July 24, 2024

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How a Registered Dietitian Can Help You With Chronic Inflammation

8 min read
How a Registered Dietitian Can Help You With Chronic Inflammation

What is Inflammation?

To understand what chronic inflamaation is, we must review inflammation first. Inflammation is the body’s way of protecting itself from harm and foreign substances.

There are two main types of inflammation:

  1. Acute Inflammation – [short-lived physiologic response] You will notice acute inflammation when you cut yourself, get an injury, or have an infection. This is helpful because acute inflammation helps the body fight infections and speeds up the healing process.
  2. Chronic Inflammation – [long-term physiologic response] Chronic inflammation is when your immune system believes there are foreign substances in the body and can cause ongoing symptoms. Sometimes your body will produce inflammation even when it is not needed. Resulting in inflammation no longer be helpful and may cause discomfort.

What May Cause Chronic Inflammation?

Health conditions such as stroke, chronic respiratory disease, heart disease, cancer, and diabetes may contribute to chronic inflammation. All body sizes can experience chronic inflammation.

Risk Factors Associated with Chronic Inflammation

There are many factors that may increase your risk of experiencing chronic inflammation including:

  • Age – as you get older, your risk of chronic inflammation increases.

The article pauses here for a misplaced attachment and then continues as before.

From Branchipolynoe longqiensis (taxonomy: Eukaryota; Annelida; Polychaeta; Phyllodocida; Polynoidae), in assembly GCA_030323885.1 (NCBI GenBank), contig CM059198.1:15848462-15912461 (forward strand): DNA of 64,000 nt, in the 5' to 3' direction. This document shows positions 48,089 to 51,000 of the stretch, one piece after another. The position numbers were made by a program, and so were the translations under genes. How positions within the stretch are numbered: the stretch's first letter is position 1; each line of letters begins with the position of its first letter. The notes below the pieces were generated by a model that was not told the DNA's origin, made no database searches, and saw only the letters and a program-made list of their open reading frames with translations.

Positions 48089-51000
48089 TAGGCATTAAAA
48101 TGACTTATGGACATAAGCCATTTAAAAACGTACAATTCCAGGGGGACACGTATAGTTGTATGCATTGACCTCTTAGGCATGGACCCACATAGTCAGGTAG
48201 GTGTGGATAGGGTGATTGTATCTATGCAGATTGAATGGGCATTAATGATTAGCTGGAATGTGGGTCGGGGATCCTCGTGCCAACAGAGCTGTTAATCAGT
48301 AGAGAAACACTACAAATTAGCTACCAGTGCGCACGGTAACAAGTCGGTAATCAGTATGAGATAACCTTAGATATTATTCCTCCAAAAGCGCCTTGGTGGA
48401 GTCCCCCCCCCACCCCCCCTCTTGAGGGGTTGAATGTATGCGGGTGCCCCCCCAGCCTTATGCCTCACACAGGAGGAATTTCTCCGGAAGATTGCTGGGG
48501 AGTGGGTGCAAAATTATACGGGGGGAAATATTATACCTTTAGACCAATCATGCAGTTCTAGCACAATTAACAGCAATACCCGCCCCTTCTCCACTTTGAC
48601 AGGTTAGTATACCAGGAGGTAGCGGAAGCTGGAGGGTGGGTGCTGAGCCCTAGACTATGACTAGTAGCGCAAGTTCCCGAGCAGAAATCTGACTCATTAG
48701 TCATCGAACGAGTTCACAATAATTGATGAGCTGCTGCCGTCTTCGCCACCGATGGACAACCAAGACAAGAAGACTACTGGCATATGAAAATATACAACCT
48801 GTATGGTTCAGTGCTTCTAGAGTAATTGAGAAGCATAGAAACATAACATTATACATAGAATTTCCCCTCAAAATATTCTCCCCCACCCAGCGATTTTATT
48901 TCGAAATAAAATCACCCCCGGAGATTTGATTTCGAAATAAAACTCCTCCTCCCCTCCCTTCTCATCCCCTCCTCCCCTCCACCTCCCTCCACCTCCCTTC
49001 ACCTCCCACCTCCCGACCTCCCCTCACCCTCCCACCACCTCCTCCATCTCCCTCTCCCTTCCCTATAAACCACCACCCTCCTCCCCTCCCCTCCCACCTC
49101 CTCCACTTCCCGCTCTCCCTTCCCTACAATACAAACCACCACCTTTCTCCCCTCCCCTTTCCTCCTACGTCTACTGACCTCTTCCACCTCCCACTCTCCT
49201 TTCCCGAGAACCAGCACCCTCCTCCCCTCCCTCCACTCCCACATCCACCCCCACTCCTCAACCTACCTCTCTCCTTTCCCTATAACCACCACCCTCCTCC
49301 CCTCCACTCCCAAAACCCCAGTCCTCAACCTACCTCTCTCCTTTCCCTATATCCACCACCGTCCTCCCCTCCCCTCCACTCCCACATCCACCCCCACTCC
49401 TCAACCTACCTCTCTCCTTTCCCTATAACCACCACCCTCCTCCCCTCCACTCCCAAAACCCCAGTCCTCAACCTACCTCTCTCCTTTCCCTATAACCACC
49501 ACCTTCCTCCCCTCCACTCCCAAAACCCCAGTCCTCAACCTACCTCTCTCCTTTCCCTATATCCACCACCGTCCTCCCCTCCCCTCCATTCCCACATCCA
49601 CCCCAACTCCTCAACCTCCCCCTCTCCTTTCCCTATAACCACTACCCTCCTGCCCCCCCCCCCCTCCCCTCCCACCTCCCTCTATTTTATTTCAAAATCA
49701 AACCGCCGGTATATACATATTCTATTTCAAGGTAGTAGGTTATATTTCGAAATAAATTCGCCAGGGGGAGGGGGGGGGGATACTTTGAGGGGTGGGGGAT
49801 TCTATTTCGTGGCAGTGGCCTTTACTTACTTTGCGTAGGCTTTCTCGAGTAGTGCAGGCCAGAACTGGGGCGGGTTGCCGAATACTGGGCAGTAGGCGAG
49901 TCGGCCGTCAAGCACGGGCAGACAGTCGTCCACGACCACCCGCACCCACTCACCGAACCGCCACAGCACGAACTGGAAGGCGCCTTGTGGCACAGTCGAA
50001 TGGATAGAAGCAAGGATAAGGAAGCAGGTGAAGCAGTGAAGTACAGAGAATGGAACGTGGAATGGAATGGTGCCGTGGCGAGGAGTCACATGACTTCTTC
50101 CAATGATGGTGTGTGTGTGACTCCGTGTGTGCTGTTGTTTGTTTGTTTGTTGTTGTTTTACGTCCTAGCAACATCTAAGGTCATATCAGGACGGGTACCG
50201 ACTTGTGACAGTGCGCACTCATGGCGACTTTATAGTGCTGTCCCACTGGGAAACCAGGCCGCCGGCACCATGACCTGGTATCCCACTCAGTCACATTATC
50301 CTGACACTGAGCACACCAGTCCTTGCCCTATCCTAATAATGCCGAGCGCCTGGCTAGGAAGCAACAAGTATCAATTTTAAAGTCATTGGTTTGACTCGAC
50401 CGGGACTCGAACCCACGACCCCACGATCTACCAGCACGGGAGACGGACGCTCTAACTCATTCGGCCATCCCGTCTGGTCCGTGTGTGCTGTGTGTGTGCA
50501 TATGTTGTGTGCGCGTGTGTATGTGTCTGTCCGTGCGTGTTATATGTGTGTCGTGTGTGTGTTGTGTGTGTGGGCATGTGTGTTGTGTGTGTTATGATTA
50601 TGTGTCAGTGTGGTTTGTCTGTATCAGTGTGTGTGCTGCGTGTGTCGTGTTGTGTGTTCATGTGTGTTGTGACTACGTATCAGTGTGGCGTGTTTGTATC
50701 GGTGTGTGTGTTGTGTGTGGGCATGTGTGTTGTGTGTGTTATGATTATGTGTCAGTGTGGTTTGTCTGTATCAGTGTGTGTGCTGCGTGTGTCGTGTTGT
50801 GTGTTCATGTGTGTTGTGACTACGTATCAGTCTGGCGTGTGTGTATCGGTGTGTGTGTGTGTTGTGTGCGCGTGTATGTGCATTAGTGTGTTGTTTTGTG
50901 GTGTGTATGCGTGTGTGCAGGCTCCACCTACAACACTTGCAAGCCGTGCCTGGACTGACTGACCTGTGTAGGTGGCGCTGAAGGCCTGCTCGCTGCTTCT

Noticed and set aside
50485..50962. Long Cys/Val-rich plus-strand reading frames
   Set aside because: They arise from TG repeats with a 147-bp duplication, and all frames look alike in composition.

• Food – eating foods high in saturated or trans fat and refined sugar may be related to increased inflammation.
  • Smoking – this can lower the anti-inflammatory components in the body which may increase inflammation.
  • Hormones – some studies have shown that testosterone and estrogen may play a role in inflammation when levels are not normal.
  • Stress and irregular Sleep – stress and sleep disorders may put you at higher risk for chronic inflammation

What Does Inflammation Look Like In The Body?

The signs and symptoms of chronic inflammation can be different for each person. However, the most common ways that inflammation may be experienced in the body include:

  • Feeling tired and/or little energy
  • Depression and anxiety
  • Headaches
  • Confusion or difficulty focusing/concentrating
  • Gastrointestinal issues such as diarrhea and constipation
  • Changes in appetite
  • Weight loss or weight gain
  • Body pain and swelling

Testing for Inflammation In the Body

There is a test that your doctor can request to determine if inflammation is present in the body and to monitor conditions related to chronic inflammation. The test is called a C-reactive protein (CRP) test and it measures the levels of C-reactive protein in the blood. This protein is an indicator of inflammation levels in the body. Keep in mind that the test cannot tell you what is causing inflammation or where the inflammation is, but it can determine if inflammation is present.

Managing your Diagnosis

Your doctor may prescribe medications to help with relief of ongoing symptoms related to chronic inflammation. However, nutrition may also play a role in the management of your condition. The nutritional recommendations for chronic inflammation are often compared to the Mediterranean pattern of eating which is a diet high in fish, vegetables, whole grains, beans, legumes and healthy oils. These foods contain compounds that can help with the symptoms of inflammation.

How To Treat Chronic Inflammation with Nutrition

There are many foods that are believed to be anti-inflammatory or may help with the symptoms of inflammation: